DIF: Evaluate REF: 1283-1284 OBJ: Design a preoperative teaching plan.

TOP: Evaluation MSC: Physiological Integrity: Reduction of Risk Potential

21. The nurse is making a preoperative education appointment with a patient. The patient asks if he should bring family with him to the appointment. What is the best response by the nurse?

a.

There is no need for an additional person at the appointment.

b.

Your family can come and wait with you in the waiting room.

c.

We recommend including family in this appoint to ease everyones anxiety.

d.

It is required that you have a family member at this appointment.

ANS: C

It is ideal to attempt perioperative education before admission, during the hospital stay, and after discharge. Including family members in perioperative education is advisable. Often a family member is a coach for postoperative exercises when the patient returns from surgery. If anxious relatives do not understand routine postoperative events, it is likely that their anxiety will heighten the patients fears and concerns. Perioperative preparation of family members before surgery helps to minimize anxiety and misunderstanding. An additional person is needed at the appointment if at all possible, and he or she needs to be involved in the process, not just waiting in the waiting room; however, it is certainly not a requirement for actually completing the surgery that someone comes to this appointment.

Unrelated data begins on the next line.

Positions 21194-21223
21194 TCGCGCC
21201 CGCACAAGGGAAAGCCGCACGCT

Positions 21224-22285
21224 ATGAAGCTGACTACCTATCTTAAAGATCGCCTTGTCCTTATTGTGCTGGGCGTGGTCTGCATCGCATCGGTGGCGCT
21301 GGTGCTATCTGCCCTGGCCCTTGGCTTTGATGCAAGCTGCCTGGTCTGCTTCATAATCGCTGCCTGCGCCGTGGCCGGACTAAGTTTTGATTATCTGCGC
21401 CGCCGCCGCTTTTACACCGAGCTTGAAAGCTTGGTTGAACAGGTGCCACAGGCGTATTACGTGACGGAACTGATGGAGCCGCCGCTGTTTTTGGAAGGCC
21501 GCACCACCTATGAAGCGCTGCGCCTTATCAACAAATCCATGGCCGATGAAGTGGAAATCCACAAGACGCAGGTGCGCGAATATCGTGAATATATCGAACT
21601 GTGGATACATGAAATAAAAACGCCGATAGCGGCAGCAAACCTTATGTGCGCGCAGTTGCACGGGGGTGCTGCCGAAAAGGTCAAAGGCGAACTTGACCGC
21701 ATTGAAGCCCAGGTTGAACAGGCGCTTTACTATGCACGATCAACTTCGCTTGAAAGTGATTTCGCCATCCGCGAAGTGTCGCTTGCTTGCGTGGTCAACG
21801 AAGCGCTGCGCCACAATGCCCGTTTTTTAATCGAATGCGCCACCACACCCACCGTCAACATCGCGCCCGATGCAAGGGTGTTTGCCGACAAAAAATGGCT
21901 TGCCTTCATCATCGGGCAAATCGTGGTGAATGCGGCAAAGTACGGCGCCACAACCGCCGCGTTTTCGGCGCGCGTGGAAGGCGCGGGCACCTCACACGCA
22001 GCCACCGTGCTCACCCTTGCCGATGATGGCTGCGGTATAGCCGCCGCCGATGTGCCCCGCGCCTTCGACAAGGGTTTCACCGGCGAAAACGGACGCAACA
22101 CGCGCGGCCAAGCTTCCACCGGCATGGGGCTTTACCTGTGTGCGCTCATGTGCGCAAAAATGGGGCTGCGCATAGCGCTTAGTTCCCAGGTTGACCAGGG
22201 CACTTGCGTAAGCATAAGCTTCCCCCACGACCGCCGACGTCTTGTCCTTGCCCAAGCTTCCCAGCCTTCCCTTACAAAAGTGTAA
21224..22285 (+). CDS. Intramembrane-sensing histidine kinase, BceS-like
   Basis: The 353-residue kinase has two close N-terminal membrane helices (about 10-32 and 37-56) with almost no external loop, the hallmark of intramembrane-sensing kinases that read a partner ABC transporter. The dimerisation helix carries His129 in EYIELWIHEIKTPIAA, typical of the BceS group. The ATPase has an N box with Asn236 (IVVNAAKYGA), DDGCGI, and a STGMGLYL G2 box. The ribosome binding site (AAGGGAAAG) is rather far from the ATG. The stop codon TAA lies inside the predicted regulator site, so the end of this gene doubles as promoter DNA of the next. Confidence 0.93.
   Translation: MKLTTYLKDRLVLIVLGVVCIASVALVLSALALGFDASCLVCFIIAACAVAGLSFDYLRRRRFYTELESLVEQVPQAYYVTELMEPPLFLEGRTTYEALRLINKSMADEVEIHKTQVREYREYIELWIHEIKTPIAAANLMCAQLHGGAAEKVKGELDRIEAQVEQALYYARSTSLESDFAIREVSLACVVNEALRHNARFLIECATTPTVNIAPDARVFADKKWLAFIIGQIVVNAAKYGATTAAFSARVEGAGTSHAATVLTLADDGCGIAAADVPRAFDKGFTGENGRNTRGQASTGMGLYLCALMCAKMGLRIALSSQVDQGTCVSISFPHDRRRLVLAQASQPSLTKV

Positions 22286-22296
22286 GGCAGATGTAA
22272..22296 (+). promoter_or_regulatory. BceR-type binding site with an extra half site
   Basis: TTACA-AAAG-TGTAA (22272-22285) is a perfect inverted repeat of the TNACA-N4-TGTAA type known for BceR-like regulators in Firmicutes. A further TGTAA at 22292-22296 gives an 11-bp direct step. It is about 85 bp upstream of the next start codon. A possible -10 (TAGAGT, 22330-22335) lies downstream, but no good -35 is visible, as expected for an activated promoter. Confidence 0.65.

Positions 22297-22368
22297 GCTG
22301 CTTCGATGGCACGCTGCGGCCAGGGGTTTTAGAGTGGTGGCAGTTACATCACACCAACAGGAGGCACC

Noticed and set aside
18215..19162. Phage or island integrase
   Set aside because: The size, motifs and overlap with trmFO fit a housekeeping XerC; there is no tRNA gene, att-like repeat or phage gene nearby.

DIF: Apply REF: 1267-1268 OBJ: Design a preoperative teaching plan.

TOP: Intervention MSC: Physiological Integrity: Reduction of Risk Potential

22. The nurse is reviewing the surgical consent with the patient during preoperative education. The patient indicates that he does not understand what procedure will be completed. What is the nurses best next step?

a.

Notify the physician about the patients question.

b.

Explain the procedure that will be completed.

c.

Ask the patient to sign the form.

d.

Continue with preoperative education.

ANS: A